“But Canadians are not just engaged at home. Abroad, Canadian business leaders like Frank Giustra have done amazing work to make it easier for vulnerable migrants to find a place to live. Last November, Frank went to Lesbos in Greece and to help set up a reception centre to offer shelter for 1500 refugees arriving by sea. He went back just last March with members of Vancouver’s search and rescue team to help the local authorities save more lives.”
THE RIGHT HONOURABLE JUSTIN TRUDEAU (Prime Minister of Canada): Thank you very much Kate. Thank you all for being here today. It’s important that we’re all here and I know that you’re all very busy people with a lot of demands pulling you in very different directions. So I appreciate the time you took to be here, because not just the SDGs are important, not just the work we do in general here at the UN as leaders in civil society, but the business community plays an essential role in creating the success that we need in the coming years.
But to start off, I’m going to tell you that I’m going to spare you the full sales pitch, because if you’re in this room, you already understand the value of cooperation between business and government, and you know how important it is that the business community takes on its share of responsibility for building a better world. In 2016 building a better world means building a global economy that works for everyone, not just the wealthiest one percent and not just those who had the privilege of being born in a country like Canada. And it’s that focus on inclusion that I want to talk with you about today.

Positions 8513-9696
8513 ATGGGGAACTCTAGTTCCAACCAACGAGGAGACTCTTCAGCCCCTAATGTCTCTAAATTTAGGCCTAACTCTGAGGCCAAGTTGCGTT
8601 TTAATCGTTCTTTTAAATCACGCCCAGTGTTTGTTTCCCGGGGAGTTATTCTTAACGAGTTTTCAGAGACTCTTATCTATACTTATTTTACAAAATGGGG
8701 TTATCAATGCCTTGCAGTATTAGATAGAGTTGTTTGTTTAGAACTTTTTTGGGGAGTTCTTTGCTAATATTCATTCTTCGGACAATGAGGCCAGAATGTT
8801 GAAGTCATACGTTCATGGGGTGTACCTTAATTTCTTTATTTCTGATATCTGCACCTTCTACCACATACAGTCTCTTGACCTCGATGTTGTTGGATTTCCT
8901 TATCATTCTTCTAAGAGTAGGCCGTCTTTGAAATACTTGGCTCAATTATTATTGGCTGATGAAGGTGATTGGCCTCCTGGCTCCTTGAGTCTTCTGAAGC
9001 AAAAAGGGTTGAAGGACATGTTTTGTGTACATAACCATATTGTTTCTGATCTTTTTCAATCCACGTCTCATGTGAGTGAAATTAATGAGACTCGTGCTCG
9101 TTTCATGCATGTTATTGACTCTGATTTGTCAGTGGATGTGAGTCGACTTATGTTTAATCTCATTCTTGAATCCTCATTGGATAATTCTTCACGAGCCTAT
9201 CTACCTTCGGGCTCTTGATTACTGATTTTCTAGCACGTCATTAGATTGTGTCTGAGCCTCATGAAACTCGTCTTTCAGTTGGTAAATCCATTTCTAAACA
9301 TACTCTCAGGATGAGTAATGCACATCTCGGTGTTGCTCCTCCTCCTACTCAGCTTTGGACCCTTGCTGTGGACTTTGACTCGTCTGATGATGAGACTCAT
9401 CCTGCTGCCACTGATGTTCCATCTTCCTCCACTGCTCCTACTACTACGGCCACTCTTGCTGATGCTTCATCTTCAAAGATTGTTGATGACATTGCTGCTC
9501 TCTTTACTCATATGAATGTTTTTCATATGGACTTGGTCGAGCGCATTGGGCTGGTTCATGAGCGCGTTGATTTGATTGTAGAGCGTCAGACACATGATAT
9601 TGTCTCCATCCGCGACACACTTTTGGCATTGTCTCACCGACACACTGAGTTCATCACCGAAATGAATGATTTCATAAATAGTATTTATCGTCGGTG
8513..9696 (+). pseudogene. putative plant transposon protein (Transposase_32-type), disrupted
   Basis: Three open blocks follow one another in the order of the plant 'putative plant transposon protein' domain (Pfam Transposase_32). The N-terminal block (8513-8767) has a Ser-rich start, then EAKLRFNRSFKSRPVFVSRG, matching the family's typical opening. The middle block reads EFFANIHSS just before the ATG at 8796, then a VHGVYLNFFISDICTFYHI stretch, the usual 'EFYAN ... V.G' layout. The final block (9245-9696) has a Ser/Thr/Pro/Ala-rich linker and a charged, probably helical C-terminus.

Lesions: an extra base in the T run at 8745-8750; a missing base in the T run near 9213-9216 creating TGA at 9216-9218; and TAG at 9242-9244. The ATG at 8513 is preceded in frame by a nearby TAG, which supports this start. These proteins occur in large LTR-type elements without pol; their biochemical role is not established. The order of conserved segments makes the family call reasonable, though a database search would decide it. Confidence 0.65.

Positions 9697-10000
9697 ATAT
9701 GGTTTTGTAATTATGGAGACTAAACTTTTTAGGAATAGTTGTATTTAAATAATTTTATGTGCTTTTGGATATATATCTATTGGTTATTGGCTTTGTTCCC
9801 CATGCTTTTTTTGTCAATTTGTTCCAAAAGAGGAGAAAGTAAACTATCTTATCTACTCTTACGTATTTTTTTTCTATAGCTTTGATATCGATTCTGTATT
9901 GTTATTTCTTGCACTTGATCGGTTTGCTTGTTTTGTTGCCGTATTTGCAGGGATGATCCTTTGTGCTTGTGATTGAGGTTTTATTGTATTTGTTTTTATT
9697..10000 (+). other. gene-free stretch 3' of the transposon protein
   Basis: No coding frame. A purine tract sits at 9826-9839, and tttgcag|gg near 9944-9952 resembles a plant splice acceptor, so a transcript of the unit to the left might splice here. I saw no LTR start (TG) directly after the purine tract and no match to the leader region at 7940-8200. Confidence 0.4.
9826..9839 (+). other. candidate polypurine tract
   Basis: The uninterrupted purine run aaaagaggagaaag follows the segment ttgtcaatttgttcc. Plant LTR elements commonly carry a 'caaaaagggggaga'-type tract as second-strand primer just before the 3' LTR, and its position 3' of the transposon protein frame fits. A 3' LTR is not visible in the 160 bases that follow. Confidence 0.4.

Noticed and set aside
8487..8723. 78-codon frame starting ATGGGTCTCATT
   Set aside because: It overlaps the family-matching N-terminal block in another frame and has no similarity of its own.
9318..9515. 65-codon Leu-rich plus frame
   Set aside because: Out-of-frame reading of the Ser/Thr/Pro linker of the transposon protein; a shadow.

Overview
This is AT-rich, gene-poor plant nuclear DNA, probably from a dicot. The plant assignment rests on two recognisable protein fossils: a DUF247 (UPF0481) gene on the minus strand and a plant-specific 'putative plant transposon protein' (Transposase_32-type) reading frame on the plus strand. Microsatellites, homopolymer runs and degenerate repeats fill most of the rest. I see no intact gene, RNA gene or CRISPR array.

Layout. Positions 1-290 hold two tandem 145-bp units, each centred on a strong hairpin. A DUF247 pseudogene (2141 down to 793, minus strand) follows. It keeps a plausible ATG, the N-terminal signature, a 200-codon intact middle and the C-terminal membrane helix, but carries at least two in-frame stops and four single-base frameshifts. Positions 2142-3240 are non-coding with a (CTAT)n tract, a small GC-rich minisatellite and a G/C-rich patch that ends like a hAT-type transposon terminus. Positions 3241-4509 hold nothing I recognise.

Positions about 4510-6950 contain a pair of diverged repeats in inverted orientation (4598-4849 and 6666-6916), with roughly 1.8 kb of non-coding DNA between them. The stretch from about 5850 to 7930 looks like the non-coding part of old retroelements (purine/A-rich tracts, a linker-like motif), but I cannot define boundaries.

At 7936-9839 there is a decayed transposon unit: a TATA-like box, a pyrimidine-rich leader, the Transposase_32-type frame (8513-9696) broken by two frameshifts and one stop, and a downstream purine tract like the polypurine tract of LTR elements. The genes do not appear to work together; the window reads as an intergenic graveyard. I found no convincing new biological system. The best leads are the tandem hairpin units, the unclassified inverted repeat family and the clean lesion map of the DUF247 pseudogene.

Last year my team and I went door-to-door all across Canada. We met with Canadians. We asked them to identify the things that were most important to them. And the one message we got during the political campaign more than any others is that they wanted a real and fair chance at success, real opportunities to build better lives for themselves and a better future for their kids. Well, eleven months beyond that election, I think we’re well on our way to making that positive vision a reality for more Canadians.